California’s not-so-stringent legal ethics education

Every three years, members of the California State Bar have to complete a minimum of 25 hours of continuing legal education (“CLE”).  These include four hours of specifically approved “legal ethics” training.  CLE hours typically run from about $35 to $50 or so per hour, of $875 to $1,250 per reporting period.  Not going to break anyone’s bank—these are lawyers, after all.  But catching up on hours every third January tightens the budget a bit. 

Finishing up my final hour this afternoon, I was struck by the quiz at the end.  Check out the instructions at the top:


Passing score is 14% on a 20-question on a true/false exam!  That’s 3 out of 20.  I would have had to actually try to deviate that far from the 50% score I could have gotten by random guessing. 

It made me wonder whether the CLE requirements are really designed to improve the quality of lawyering in the state, or whether, like the State Bar’s annual dues form, they’re just padding the bill.  

Tim Kowal

Tim Kowal is a husband, father, and attorney in Orange County, California, Vice President of the Orange County Federalist Society, commissioner on the OC Human Relations Commission, and Treasurer of Huntington Beach Tomorrow. The views expressed on this blog are his own. You can follow this blog via RSS, Facebook, or Twitter. Email is welcome at timkowal at


  1. I would make a cheap lawyer/ethics joke here, but I will refrain because Burt has been kind enough to help me out with some lawyer how-does-it-work questions for my writing, so I will refrain :).

  2. It would seem that the minimum passing score would be 70%, translating to 14 out of 20 questions answered correction. The intent, I would expect, is that a minimum score of 14 (without the percent) is needed to pass.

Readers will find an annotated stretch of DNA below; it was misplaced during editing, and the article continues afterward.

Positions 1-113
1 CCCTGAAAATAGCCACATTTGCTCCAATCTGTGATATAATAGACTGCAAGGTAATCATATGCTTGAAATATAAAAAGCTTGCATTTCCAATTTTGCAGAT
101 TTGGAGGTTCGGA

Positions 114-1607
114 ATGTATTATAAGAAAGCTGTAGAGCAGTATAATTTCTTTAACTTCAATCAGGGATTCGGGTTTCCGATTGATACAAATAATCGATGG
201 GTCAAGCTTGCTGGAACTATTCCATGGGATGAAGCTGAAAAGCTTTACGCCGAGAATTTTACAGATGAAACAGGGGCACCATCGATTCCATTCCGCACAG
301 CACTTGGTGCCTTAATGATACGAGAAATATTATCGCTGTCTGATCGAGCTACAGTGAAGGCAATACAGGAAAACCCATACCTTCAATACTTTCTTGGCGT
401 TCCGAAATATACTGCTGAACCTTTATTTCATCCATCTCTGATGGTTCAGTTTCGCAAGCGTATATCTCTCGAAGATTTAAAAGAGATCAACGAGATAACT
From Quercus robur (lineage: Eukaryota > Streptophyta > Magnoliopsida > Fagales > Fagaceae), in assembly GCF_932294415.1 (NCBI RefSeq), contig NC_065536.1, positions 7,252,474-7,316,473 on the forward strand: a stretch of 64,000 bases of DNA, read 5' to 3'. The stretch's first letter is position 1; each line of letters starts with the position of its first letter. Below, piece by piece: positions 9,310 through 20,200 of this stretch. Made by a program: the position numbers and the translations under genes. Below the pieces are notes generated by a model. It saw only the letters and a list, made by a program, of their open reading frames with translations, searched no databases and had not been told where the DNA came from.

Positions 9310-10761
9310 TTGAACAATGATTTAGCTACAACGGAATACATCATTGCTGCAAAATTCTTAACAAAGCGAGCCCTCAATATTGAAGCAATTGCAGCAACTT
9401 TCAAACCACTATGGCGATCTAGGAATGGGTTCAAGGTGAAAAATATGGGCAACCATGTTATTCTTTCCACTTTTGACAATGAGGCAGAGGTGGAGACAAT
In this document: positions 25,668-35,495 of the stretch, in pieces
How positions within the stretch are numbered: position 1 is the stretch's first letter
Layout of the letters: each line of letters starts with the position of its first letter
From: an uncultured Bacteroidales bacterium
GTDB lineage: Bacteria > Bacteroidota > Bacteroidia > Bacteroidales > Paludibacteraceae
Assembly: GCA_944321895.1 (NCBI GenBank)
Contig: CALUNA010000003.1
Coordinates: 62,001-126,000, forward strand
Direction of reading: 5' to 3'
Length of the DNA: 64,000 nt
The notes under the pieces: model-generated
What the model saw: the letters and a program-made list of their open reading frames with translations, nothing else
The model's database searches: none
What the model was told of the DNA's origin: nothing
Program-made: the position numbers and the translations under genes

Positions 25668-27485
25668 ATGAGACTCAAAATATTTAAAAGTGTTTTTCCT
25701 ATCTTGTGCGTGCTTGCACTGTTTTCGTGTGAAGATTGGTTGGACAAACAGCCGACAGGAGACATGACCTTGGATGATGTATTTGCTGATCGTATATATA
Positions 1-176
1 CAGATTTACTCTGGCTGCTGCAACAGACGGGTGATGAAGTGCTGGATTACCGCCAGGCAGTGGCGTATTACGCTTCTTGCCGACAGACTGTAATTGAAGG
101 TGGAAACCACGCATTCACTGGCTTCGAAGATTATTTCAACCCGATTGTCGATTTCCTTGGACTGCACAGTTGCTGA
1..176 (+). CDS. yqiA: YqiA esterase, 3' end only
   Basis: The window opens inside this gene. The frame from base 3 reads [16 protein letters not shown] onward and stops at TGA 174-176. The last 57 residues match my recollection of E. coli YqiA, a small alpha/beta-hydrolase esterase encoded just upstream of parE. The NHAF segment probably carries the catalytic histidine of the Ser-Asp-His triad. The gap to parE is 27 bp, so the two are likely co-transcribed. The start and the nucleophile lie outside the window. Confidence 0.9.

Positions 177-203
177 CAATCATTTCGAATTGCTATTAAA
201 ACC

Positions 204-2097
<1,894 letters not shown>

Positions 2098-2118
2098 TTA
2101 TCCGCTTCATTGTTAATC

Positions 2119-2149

• You might be right. I wasn’t willing to risk testing it, though.

      However, the message I received upon passing was: “You answered 19 out of 20 questions correctly resulting in a score of 95%.” That is, it refers to the “score” in terms of a percentage rather than number of questions answered correctly.

    • This is probably right. When I saw 14%, my mind filtered out the % sign and didn’t see what the big deal was. 70% is pretty typical for such things, I’d think.

      Still funny, though.

    • I have to think that you are correct, but it is still pretty damn funny – and a great catch by Tim. (This is the kind of thing I would have just glossed over and missed.) Especially since after looking at the questions, similar to my profession’s ethics test, you can probably pass without ever even being in the industry.

      Even if you are right though, I could see it leading to a pretty entertaining lawsuit from someone that only got 5 out of 20 who should never, ever be allowed to practice law.

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